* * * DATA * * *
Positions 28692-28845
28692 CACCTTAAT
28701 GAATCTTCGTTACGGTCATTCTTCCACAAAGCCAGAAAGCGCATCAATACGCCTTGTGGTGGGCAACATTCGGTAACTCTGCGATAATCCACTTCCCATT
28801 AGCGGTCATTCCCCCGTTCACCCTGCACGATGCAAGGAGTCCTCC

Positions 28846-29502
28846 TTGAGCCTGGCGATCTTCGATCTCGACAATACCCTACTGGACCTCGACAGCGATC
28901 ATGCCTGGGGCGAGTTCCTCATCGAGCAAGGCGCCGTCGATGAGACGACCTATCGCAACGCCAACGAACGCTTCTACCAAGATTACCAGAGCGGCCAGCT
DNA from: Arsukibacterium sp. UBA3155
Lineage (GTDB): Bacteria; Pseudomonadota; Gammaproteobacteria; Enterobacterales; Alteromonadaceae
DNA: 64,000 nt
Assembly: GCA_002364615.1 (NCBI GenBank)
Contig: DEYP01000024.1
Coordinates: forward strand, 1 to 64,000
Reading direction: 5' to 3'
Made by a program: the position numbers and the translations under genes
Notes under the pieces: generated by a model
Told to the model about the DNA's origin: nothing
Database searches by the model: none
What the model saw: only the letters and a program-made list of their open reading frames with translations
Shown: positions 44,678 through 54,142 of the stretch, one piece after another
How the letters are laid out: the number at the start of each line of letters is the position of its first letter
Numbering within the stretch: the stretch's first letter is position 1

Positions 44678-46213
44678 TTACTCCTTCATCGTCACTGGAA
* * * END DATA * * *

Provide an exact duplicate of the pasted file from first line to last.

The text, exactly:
Positions 28692-28845
28692 CACCTTAAT
28701 GAATCTTCGTTACGGTCATTCTTCCACAAAGCCAGAAAGCGCATCAATACGCCTTGTGGTGGGCAACATTCGGTAACTCTGCGATAATCCACTTCCCATT
28801 AGCGGTCATTCCCCCGTTCACCCTGCACGATGCAAGGAGTCCTCC

Positions 28846-29502
28846 TTGAGCCTGGCGATCTTCGATCTCGACAATACCCTACTGGACCTCGACAGCGATC
28901 ATGCCTGGGGCGAGTTCCTCATCGAGCAAGGCGCCGTCGATGAGACGACCTATCGCAACGCCAACGAACGCTTCTACCAAGATTACCAGAGCGGCCAGCT
DNA from: Arsukibacterium sp. UBA3155
Lineage (GTDB): Bacteria; Pseudomonadota; Gammaproteobacteria; Enterobacterales; Alteromonadaceae
DNA: 64,000 nt
Assembly: GCA_002364615.1 (NCBI GenBank)
Contig: DEYP01000024.1
Coordinates: forward strand, 1 to 64,000
Reading direction: 5' to 3'
Made by a program: the position numbers and the translations under genes
Notes under the pieces: generated by a model
Told to the model about the DNA's origin: nothing
Database searches by the model: none
What the model saw: only the letters and a program-made list of their open reading frames with translations
Shown: positions 44,678 through 54,142 of the stretch, one piece after another
How the letters are laid out: the number at the start of each line of letters is the position of its first letter
Numbering within the stretch: the stretch's first letter is position 1

Positions 44678-46213
44678 TTACTCCTTCATCGTCACTGGAA